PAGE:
Medical debt has continued to decline during the pandemic, a trend the Urban Institute examines as changes in medical debt credit reporting by the national consumer reporting agencies will start July 1.
6/1/2022 12:30 P.M.
4 minute read
A recent report from the Urban Institute found the share of adults with medical debt in collections was already on a downward trend before the pandemic, and the reduction continued at a faster pace since February 2020.
In the report, the Urban Institute “examines the prevalence of medical debt and provides the first national estimates of changes in the share of adults with medical debt following the onset of the COVID-19 pandemic.”
The report is based on data from the Urban Institute’s Health Reform Monitoring Survey and a nationally representative panel of deidentified, consumer-level records from a major credit bureau.
Key findings include:
- “After holding steady in the years before the pandemic, the shares of adults with medical debt, problems paying medical bills, and medical debt in collections have declined since the pandemic began. Between March 2019 and April 2021, the share of nonelderly adults reporting medical debt declined from 23.6 to 16.8% and the share reporting problems paying family medical bills in the past 12 months fell from 17 to 12.2%. The share of adults with credit records who have medical debt in collections fell from 15.3% in February 2020 to 13.9% in August 2021.”
- “The share of adults with medical debt in collections is highest among those ages 25 to 34, at 18% in August 2021. Adults ages 65 and older were the least likely to have medical debt in collections (7.8%), followed by adults ages 18 to 24 (11.2%). Adults in all age ranges have experienced reductions in both self-reported medical debt and medical debt in collections since the pandemic began.”
- “Though medical debt declined across racial and ethnic groups, inequities persisted in 2021. Black adults continued to report the highest rate of medical debt in April 2021, at 22.5%, compared with 19.9% of Hispanic/Latinx adults and 15.5% of white adults. The share of adults with medical debt in collections in August 2021 was highest in majority-Black communities (22.7%), followed by majority-American Indian/Alaska Native communities (17.7%) and majority-Hispanic/Latinx communities (16%). Majority-white communities had the lowest share of adults with medical debt in collections (12.6%).”
The Urban Institute reports that the drop in medical debt and consumers’ issues paying medical bills during the pandemic could be because of a decline in “health care use resulting from efforts to prevent coronavirus exposure, growth in Medicaid enrollment that protected many people from the cost of high medical bills and pandemic relief measures that provided temporary financial assistance to households.”
This trend may reverse when health care use returns to levels before the pandemic and federal legislation changes that have contributed to Medicaid enrollment growth end, according to the report.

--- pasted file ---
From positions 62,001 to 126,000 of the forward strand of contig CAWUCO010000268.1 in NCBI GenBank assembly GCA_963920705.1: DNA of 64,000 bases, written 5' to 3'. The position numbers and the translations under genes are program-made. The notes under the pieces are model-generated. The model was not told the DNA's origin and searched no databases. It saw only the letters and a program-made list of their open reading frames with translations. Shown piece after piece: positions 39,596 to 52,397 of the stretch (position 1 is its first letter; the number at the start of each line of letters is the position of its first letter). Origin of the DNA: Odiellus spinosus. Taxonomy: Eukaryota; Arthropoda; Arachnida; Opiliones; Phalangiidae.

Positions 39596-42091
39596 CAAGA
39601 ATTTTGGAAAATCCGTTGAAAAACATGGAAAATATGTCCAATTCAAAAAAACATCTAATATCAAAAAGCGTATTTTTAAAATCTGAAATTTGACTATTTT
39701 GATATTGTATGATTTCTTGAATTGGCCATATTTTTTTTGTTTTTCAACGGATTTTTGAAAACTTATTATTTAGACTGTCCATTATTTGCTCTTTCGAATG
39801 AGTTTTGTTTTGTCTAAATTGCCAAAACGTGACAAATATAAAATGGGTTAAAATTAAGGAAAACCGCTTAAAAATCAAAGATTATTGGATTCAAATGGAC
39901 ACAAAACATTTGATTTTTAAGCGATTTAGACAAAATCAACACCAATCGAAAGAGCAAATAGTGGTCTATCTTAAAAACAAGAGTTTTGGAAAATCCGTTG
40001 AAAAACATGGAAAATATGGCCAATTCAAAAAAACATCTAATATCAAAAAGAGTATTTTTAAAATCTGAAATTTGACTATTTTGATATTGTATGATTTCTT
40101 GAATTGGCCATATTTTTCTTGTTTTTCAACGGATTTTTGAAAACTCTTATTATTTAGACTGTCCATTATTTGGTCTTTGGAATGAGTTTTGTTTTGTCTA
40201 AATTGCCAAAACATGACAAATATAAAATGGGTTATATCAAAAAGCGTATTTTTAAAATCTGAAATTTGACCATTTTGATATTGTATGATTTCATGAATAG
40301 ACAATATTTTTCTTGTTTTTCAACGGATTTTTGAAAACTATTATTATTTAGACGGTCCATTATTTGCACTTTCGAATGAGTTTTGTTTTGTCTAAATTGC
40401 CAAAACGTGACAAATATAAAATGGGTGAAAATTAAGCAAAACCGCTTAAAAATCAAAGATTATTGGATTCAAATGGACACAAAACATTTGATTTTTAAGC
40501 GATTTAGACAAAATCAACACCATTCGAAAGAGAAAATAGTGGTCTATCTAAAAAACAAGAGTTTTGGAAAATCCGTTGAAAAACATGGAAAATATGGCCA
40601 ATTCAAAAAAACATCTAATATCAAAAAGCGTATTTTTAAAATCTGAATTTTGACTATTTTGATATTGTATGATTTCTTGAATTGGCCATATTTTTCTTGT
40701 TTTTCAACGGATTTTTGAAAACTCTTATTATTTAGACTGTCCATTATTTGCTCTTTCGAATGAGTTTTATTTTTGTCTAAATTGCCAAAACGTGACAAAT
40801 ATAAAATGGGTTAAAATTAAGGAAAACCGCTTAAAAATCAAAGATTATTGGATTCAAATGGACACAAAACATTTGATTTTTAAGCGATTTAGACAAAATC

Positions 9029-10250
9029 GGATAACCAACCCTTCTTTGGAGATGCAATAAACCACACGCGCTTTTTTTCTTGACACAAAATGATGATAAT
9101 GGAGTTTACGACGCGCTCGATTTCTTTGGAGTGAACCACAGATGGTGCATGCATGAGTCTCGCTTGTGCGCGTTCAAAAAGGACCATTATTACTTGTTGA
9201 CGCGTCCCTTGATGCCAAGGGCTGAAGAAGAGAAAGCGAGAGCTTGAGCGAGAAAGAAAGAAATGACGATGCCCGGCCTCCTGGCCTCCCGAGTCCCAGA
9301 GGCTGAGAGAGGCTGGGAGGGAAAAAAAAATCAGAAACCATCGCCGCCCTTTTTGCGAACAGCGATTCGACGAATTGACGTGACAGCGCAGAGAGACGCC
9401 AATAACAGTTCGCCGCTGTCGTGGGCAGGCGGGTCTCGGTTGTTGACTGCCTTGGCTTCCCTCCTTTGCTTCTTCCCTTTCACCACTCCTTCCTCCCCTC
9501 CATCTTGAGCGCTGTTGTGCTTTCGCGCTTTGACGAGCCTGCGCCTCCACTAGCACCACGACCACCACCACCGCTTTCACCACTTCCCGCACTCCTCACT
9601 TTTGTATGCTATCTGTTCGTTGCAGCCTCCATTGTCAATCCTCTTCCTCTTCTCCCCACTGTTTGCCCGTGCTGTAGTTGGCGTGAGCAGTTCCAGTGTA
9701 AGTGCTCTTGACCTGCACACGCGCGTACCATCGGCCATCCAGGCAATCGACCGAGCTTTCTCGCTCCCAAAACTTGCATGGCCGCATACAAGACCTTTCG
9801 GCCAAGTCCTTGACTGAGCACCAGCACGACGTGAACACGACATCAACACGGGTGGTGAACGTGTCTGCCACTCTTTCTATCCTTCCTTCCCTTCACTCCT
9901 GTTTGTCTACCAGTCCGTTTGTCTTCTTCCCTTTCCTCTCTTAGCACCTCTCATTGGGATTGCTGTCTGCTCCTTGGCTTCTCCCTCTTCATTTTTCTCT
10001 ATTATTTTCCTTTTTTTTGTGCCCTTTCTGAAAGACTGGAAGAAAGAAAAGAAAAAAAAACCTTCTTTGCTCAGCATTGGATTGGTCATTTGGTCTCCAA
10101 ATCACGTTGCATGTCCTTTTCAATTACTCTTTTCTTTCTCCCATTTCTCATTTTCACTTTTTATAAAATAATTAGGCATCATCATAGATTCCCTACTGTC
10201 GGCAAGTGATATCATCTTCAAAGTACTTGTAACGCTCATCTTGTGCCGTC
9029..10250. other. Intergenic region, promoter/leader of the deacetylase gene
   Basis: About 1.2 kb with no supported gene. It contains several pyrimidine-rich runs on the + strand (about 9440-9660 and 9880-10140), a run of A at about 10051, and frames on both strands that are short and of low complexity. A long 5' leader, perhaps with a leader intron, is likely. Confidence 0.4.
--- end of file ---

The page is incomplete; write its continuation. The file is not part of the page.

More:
It also includes Consumer Financial Protection Bureau findings on medical debt credit reporting, including that medical debt accounts for more than half of all debt in collections on consumer credit records over the past several years, totaling up to $140 billion in 2020.
“Currently, medical debt in collections that providers, collection agencies, or debt buyers report to the national credit reporting agencies typically shows up on credit reports after it is 180 days past due and can remain on them for up to seven years,” according to the report.
It notes, however, that the three nationwide credit reporting agencies (CRAs)— Equifax, Experian and TransUnion—announced that effective March 30, 2023, they will no longer include medical debt under $500 at the time of furnishing on credit reports. On July 1, 2022, paid medical collection debt will no longer be included on consumer credit reports. In addition, the time period before unpaid medical collection debt would appear on a consumer’s report will be increased from 6 months to one year.
Since the beginning of the year, medical debt has increasingly been the subject of federal policies and research reports, as well as reforms by the White House, ACA International previously reported for members.
Attention grew after the CRAs announced changes to medical debt credit reporting.
ACA outlined concerns to the CRAs about their changes to medical debt credit reporting in a letter only otherwise made available to members. The letter discusses the unexpected consequences of the CRAs’ actions and potential consumer harm, including that changing the time period for reporting from six months to one year will cause consumers to miss insurance deadlines, and how these actions work against the premise of getting payors to pay their contractually-owed amounts.
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